Market Should Remain Steady in 2016, Says Fred Wehba
The housing market was strong in 2015, reports Fred Wehba, and 2016 is gearing up to bring more of the same. There will likely be fewer double-digit price gains but an imbalance in supply and demand may steadily drive prices upward. However, Fred Wehba reports that adults with student debt may find difficulty obtaining a mortgage loan.
Los Angeles, CA – October 10, 2015 – Fred Wehba reports that there are five key predictions for the American housing market for 2016. Home prices, he says, will likely rise at a slower rate across the majority of states. As more homes enter the market, Fred Wehba expects supply and demand will even out. Fortunately for home sellers, housing analysts believe that prices will continue to rise, albeit at a less accelerated pace.
According to Fred Wehba, the largest growth will likely continue to occur in the West. Large cities in California and Colorado have demonstrated gains of greater than 10% in 2015. Even with lower expected gains for 2016, Fred Wehba believes that these areas will continue to incur a higher cost of living than others. Fred Wehba predicts that a steady 4% gain will be observed by the rest of the nation.
In the latter part of 2015, interest rates sank well below 4%, reports Fred Wehba. The average has hovered at or about this number for the majority of the year. 2016 will likely see steadily increasing interest rates, and Fred Wehba says Freddie Mac predicts that interest rates may climb to over 5% by the last quarter of 2016. This may result in a slight reduction of residential market activity. However, Fred Wehba notes that a continually improving job market may largely counter this drop.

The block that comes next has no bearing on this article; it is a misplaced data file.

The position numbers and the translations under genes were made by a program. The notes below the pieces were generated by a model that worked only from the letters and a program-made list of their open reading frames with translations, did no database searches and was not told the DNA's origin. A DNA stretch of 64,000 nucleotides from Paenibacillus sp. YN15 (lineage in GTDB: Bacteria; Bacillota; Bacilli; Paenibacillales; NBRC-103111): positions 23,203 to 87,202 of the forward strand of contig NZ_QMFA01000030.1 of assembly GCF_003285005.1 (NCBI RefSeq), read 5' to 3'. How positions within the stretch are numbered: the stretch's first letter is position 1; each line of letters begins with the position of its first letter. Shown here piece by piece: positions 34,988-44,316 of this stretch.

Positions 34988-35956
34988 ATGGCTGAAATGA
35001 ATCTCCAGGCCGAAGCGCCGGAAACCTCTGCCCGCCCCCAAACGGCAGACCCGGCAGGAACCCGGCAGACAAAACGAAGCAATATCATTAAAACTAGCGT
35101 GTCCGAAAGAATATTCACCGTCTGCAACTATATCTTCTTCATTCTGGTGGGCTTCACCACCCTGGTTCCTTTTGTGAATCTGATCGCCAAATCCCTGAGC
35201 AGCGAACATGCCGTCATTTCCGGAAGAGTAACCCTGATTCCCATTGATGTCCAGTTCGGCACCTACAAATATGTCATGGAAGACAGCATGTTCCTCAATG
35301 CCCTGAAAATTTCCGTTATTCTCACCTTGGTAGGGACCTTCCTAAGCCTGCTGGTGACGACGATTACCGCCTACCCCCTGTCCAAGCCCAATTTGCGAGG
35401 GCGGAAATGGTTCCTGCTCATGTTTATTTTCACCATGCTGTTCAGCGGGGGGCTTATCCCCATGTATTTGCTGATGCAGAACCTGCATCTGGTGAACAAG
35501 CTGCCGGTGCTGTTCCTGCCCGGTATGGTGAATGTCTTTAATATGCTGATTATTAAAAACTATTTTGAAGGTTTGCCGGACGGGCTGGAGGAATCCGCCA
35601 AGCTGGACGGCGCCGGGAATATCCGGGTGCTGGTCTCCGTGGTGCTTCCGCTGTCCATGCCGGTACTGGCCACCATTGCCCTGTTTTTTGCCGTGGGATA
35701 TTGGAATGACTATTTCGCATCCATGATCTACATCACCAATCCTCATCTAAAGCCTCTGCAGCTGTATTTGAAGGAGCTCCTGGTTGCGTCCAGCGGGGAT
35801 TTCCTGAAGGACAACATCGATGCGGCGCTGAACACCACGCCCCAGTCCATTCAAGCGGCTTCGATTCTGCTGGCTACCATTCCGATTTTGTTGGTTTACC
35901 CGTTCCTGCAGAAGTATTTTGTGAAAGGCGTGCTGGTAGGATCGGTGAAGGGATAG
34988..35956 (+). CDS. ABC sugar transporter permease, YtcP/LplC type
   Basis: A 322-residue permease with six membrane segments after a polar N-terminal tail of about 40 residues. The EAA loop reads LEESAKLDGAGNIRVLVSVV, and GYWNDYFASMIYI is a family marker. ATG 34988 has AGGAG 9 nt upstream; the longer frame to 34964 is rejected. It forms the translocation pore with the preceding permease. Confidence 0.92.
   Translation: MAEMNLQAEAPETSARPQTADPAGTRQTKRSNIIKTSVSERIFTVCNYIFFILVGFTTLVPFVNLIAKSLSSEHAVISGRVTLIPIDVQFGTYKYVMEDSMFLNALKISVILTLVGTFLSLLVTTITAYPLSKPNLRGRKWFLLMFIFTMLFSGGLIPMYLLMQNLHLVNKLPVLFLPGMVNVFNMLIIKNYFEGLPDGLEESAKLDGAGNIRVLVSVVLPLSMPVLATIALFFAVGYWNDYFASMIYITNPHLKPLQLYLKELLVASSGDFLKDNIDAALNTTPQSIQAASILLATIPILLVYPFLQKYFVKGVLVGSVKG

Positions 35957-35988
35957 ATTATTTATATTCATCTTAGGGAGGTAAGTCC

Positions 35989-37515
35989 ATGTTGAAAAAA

The job market, notes Fred Wehba, will more than likely continue to improve, bringing more home buyers to the market. 2016 is slated to add approximately 2 million additional positions to the workforce. This provides the opportunity for more people to purchase real estate. Fred Wehba believes that 2016 may open with an inflated demand. Areas where there is still a short supply of properties may see home prices continue to increase rapidly.
A final prediction by Fred Wehba is that millennials may forgo new home purchases. With high student loans, debt-to-income ratio may create hurdles for young adults in the market for a first home. These income ratios may fall outside of underwriting approval numbers. Fred Wehba notes that excessive debt is also responsible for lowering a borrower’s credit score, meaning he or she may not qualify for a favorable loan rate. Fred Wehba also notes that because of educational debt, many potential homebuyers may have missed payments on credit cards, which affects credit scores and further impacts their ability to buy.